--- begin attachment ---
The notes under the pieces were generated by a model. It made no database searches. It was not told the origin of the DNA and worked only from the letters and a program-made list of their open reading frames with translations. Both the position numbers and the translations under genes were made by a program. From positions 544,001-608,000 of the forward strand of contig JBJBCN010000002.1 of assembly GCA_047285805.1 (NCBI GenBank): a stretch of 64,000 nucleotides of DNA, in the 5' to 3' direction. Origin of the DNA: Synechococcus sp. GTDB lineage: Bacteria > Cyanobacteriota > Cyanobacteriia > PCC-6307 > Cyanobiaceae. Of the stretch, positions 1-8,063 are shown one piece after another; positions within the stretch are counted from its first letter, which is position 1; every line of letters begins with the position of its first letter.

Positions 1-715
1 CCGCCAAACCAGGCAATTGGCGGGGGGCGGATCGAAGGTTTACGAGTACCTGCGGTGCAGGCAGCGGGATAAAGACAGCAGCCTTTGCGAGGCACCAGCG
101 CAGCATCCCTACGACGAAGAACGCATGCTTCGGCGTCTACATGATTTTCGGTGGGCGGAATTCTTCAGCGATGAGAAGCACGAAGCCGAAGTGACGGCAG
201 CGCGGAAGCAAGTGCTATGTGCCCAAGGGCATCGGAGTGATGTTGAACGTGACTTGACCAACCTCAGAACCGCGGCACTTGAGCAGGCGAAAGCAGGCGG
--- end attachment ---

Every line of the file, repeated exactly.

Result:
The notes under the pieces were generated by a model. It made no database searches. It was not told the origin of the DNA and worked only from the letters and a program-made list of their open reading frames with translations. Both the position numbers and the translations under genes were made by a program. From positions 544,001-608,000 of the forward strand of contig JBJBCN010000002.1 of assembly GCA_047285805.1 (NCBI GenBank): a stretch of 64,000 nucleotides of DNA, in the 5' to 3' direction. Origin of the DNA: Synechococcus sp. GTDB lineage: Bacteria > Cyanobacteriota > Cyanobacteriia > PCC-6307 > Cyanobiaceae. Of the stretch, positions 1-8,063 are shown one piece after another; positions within the stretch are counted from its first letter, which is position 1; every line of letters begins with the position of its first letter.

Positions 1-715
1 CCGCCAAACCAGGCAATTGGCGGGGGGCGGATCGAAGGTTTACGAGTACCTGCGGTGCAGGCAGCGGGATAAAGACAGCAGCCTTTGCGAGGCACCAGCG
101 CAGCATCCCTACGACGAAGAACGCATGCTTCGGCGTCTACATGATTTTCGGTGGGCGGAATTCTTCAGCGATGAGAAGCACGAAGCCGAAGTGACGGCAG
201 CGCGGAAGCAAGTGCTATGTGCCCAAGGGCATCGGAGTGATGTTGAACGTGACTTGACCAACCTCAGAACCGCGGCACTTGAGCAGGCGAAAGCAGGCGG